The Authority of the Search
As an immigration officer, I have the duty to protect the country against the threat created by the illegal immigrants. The Immigration and Naturalization Act gives me the power to search and even detain immigrants entering the country through contravention of the immigration law (Golash-Boza, 2015). Hence, I am within the law for performing the search on the immigrant whenever I sense a suspicious conduct. For the purpose of protecting the country from international crime and the urgency in dealing with immigrants, the process of obtaining the warrant can be detrimental.
The Authority of the Detention
Following identification of suspicious behavior, including the three passports, I found the legal grounds for detaining the suspect for further questioning and investigations. As the immigration officer, I have the authority under the Immigration and Naturalization Act, 8 U.S.C. §§ 1101 et seq. to detain the suspect (Golash-Boza, 2015). The law gives me the authority to hold the alien to prevent the risk of entering the country illegally and possibly committing crime.
The Rights of the Detainee
When arresting an American citizen, there are explicit rights that are offered by the constitution, including the Miranda rights and the right to a legal representation. The same does not apply to the arrests and detention of illegal immigrants (Al-Khatib, 2014). Therefore, the detainee does not have the rights under the US constitution. The arresting officer does not necessarily have to read the Miranda rights, and in case the detainee seeks the services of a lawyer, then he/she should be prepared to pay for one.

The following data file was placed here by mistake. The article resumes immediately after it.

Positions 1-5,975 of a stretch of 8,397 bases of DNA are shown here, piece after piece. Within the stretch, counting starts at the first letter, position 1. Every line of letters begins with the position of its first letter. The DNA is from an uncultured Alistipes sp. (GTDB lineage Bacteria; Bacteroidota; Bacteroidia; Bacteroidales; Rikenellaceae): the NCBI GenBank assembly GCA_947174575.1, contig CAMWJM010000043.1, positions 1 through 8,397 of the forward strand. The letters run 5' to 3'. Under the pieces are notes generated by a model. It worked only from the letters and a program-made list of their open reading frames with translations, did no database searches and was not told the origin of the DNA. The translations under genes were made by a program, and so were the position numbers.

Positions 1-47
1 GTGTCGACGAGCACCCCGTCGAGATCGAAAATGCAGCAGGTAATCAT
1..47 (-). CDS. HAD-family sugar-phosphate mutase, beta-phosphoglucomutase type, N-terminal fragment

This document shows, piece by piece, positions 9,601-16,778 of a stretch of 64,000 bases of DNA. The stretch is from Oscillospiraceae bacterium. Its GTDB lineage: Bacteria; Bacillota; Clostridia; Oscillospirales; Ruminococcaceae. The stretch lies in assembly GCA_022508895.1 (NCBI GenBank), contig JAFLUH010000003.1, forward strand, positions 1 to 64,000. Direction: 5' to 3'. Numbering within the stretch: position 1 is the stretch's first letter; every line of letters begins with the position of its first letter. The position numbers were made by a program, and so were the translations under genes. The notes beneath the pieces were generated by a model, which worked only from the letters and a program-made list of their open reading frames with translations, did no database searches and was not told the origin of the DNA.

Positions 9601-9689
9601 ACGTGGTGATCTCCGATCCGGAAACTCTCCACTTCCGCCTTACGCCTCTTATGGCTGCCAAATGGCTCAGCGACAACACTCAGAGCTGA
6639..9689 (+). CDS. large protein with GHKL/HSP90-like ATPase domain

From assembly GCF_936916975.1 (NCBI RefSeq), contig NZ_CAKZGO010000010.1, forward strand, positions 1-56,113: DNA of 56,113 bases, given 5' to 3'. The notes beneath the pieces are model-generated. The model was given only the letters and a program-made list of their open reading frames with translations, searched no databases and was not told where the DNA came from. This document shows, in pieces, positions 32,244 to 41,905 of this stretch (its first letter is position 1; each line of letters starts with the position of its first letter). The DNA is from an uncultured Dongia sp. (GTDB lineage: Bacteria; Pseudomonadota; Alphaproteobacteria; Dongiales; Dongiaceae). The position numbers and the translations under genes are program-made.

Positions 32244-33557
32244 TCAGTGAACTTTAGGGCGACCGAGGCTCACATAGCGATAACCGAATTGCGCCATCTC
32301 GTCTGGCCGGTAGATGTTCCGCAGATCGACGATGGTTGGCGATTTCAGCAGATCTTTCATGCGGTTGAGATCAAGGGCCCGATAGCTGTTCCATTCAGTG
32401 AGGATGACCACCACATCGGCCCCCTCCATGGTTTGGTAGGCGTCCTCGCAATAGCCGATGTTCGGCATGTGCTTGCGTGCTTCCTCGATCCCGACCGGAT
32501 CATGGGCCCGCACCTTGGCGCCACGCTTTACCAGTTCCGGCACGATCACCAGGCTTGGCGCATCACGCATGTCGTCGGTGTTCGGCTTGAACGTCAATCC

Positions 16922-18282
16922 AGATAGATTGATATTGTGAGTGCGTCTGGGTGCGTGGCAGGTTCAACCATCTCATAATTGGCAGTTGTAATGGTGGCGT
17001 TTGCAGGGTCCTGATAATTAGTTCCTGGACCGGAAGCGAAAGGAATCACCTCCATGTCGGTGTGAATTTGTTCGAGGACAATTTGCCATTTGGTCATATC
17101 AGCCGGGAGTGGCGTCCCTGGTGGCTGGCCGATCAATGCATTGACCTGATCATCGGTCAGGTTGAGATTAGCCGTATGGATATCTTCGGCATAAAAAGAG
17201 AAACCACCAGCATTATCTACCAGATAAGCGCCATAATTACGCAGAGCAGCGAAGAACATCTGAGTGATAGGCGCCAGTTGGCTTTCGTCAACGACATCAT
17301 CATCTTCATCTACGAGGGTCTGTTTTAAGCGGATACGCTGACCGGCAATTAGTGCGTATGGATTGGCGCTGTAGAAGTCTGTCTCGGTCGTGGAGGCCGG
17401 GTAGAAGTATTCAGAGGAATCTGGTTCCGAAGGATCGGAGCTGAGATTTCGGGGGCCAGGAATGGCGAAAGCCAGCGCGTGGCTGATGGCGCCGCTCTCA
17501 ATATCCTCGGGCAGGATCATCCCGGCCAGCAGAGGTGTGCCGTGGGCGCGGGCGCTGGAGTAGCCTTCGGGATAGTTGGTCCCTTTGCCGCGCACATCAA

The Immigration and Naturalization Act is the law involved in the situation. Title 8 U.S.C. §§ 1101 et seq., gives the officer authority to arrest, Title 8 U.S.C. § 1225 allows for examination and searches of the aliens, even without a warrant, and Title 8 U.S.C. § 1252 (a) allows arresting with a warrant. The applicability of the Fourth Amendment to cases involving illegal aliens remains a controversial issue in the country (Resnik, 2014). However, the legal statutes are clear about the authority of the immigration officer in dealing with illegal aliens.
The End Justifies the Means
I believe that in this case, the end justifies the means. The country is currently dealing with an influx of illegal immigrants who pose a challenge to the security of the country. The illegal immigrants mostly enter the country with smuggled goods, drugs, and even people (Totten & Cobkit, 2013). Hence, allowing a suspicious person to walk free because of the failure to have the warrant is risky. Hence, the law should be stricter and allow for arrests to be made whenever the risk of letting go of a suspect is great.
A Case of Illegal Immigration
An illegal immigration occurs without legal documents that would allow entry into the country. In this case, the situation is a contravention of the immigration laws in the country because the suspect was holding three passports, indicating that his intentions were not justifiable (Yeldandi, 2016). Any legal person coming into the country should have only one such document.
A no Passport Situation
The situation would not be different if there were no passports found. Having invalid documents or no documents at all amounts to a violation of the immigration laws (Yeldandi, 2016). Hence, the suspect would still be arrested and detained if he was found to have no passport.